I remember going on the air at 10am, my control board littered with whatever scraps of paper I could grab to jot down information that was now flooding into the studio.  The airports were closing.  The Golden Gate Bridge, a potential target for the terrorists, was also closing.  Government buildings were shutting down and sending employees home early.  Somehow I got through those five hours in one piece.  I remember feeling completely drained at the end.

I remember my Muni ride back across town to get home, once again glued to KCBS.  Downtown San Francisco was a ghost town because all of the offices had closed, as its Financial District was also feared to be a target.  For the entirety of my ride home, during what would normally be a busy rush hour, I was the sole passenger on my bus.  I remember feeling really unsettled by that.

I remember being on the air the next day, fielding phone calls from listeners.  They were confused, afraid, angry.  But I most remember one particular phone call from a college student who was being harassed on campus simply because she was a Muslim, her tormentors operating under the twisted logic that all Muslims were terrorists.  I remember the pain in her voice, and the anger I felt on her behalf.

I remember going home that day, turning on CNN -- unable to turn away from the horrific video that seemed as if it were on an endless loop.  I had USA Today spread out on the coffee table, reading about the lives of the victims that had been identified thus far.  I was on the couch sobbing inconsolably as Steve arrived home from work that evening.  I remember him closing the newspaper and turning off the TV.

I remember how, in the ensuing days, so many Americans came together to do what they could to help.  Local blood donation centers were so crowded that people had to be turned away.  A handful of us from "the Z" went to Oakland City Center to hand out small American flags, and the line stretched down the block.  I remember feeling a glimmer of hope amidst the tragedy, and that hope is what keeps us going ten years later.

Always hold onto that hope.  And always remember.

Friday, September 9, 2011

Milestones and memories: The final chapter

Our bellies egregiously full of grilled stickies a la mode, Steve & I piled in the car to leave Happy Valley and continue on my graduation trip through Pennsylvania.  Next stop: Lewisburg, a little over an hour away from State College, to reconnect with two couples with whom we've been longtime friends but hadn't seen in forever.

First we stopped at Mike & Cara's house. You know those friends who, although it's been eons since you've been together, you can pick up your easy conversation like you just saw each other yesterday?  That's the way it was with us -- so cool to hang with smart, funny, truly good people!  (And their two cats, which made us miss our kitties back home.) The four of us moved on to to a restaurant where Mark & Mary Anne joined the festivities.  M&M once owned the radio station where Mike, Steve & I worked in the early '90s, and we still have a business relationship with them today.  After a blast over drinks and some surprisingly good fish & chips -- and glaring looks from the restaurant staff who were annoyed that we had lingered so long -- we parted ways with M&C and set out into the countryside to spend the night at M&M's home -- a 1790 farmhouse that they've lovingly restored into a real showplace.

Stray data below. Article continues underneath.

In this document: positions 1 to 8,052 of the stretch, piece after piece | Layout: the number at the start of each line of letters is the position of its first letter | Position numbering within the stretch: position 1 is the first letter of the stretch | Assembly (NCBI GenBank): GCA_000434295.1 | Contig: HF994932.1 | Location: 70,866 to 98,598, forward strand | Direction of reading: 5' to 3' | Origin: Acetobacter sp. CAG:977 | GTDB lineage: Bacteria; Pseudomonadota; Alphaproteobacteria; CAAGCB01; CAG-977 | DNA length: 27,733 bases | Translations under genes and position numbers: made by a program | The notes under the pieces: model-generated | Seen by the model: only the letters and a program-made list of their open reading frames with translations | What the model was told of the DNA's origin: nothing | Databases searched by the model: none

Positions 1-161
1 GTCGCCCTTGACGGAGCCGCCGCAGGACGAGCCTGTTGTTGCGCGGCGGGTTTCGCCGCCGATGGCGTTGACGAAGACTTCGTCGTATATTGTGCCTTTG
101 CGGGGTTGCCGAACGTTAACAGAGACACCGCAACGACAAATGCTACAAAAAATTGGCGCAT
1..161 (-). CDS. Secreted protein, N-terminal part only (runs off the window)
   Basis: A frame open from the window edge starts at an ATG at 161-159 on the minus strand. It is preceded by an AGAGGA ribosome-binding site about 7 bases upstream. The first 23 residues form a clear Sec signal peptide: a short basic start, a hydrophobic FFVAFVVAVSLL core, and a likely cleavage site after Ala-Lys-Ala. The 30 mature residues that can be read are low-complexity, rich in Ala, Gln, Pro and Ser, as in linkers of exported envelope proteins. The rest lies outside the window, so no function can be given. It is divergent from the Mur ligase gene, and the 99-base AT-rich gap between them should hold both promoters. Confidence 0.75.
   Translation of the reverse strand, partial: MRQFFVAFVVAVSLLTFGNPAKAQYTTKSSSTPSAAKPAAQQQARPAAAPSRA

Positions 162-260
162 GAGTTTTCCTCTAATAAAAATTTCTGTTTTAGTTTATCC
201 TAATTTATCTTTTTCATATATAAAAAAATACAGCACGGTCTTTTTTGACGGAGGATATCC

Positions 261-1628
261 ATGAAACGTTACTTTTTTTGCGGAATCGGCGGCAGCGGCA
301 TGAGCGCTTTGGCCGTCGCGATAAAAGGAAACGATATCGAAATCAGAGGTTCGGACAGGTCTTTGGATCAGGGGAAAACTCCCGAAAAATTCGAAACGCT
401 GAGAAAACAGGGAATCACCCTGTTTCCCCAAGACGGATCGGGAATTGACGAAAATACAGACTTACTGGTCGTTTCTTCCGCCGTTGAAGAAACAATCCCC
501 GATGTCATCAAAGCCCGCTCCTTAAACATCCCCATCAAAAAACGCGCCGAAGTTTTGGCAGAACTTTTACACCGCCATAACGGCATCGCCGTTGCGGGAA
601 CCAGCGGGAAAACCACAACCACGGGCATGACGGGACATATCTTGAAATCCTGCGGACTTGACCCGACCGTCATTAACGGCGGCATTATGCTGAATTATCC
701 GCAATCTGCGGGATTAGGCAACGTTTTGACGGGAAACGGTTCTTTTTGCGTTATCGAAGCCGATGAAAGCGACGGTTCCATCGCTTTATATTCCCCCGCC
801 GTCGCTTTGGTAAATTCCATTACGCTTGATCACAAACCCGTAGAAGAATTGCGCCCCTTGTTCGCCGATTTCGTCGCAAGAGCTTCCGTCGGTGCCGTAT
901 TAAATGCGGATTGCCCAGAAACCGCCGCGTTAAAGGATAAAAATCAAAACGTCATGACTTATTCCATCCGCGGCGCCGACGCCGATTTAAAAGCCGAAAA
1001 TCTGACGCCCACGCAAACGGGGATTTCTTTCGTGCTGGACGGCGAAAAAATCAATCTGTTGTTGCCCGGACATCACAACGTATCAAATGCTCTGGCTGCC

Imagine the coziest, homiest bed-and-breakfast you can, with plush, comfy furnishings, piles of pillows, and impeccably chosen antiques all around. A log home surrounded by serene woods made greener and lusher with the recent rainfall.  Paradise, right?  Yes, Mark & Mary Anne live in their own Pennsylvania paradise.  Oh, did I mention the tricked-out gourmet kitchen?  My Food Network fantasy come to life!  The four of us enjoyed some more beverages, reminisced, and engaged in some passionate but civilized political debate.  Yes, Steve & I do know that conservatives exist --  we just don't run into many in San Francisco!

It was back to Steve's parents' house near Philly the next day, taking the backroads rather than the busy turnpike.  There we bonded with our niece Carrie and her adorable 15-month-old daughter Maddy, who we were meeting for the first time. Gary & Cindy (Carrie's parents), who had been with us at commencement, brought pizzas and we sat out in the carport and chatted.  At one point Maddy (who I had been warned was clinging to Mommy and might not warm up to anyone else) reached out from Carrie's lap and came right over to me!  Just as I was turning her to face forward so Steve could get a picture, she reached back for Mommy.  So despite a lack of photographic evidence, I proved that I'm capable of handling a small child for a grand total of three seconds, which for me is quite the accomplishment.

On the road again the next morning for our final stop, just what the doctor ordered to conclude our whirlwind tour.  We drove to the Jersey Shore for some long-overdue beach time, thanks to Steve's sister Kathy's generous offer for us to crash at their rental house a block from the beach.  It's an annual trip for Kathy, her husband Mike, and their daughters Kelly & Katie (and now their husbands, Derek & Jake respectively), and since it coincided with my graduation they invited us to join them.  After a rain-shortened stay on the sand on Day One we returned to the house to eat, drink, catch up, eat some more, drink some more, drink some more... well, you get the idea.  Kelly & Derek are expecting a baby in January, and because she was still so early in her pregnancy they were jokingly referring to the baby as The Sea Monkey.  (We found out the following week that it's a boy Sea Monkey!)  That evening was spent sitting outside the house, chowing down on some fine Jersey Italian food and watching the Phillies game on the TV that had been turned to face out the window.  Considering how little actual summer weather we get in San Francisco, even the sunburn and mosquito bites felt good to me.  Steve & I had only half a day left before we had to head back to Philly Airport, but we made the most of it on a gloriously sunny day at the beach.  Water temperature: 68 degrees -- considerably warmer than the 50 degree Pacific waters a few blocks from where we live.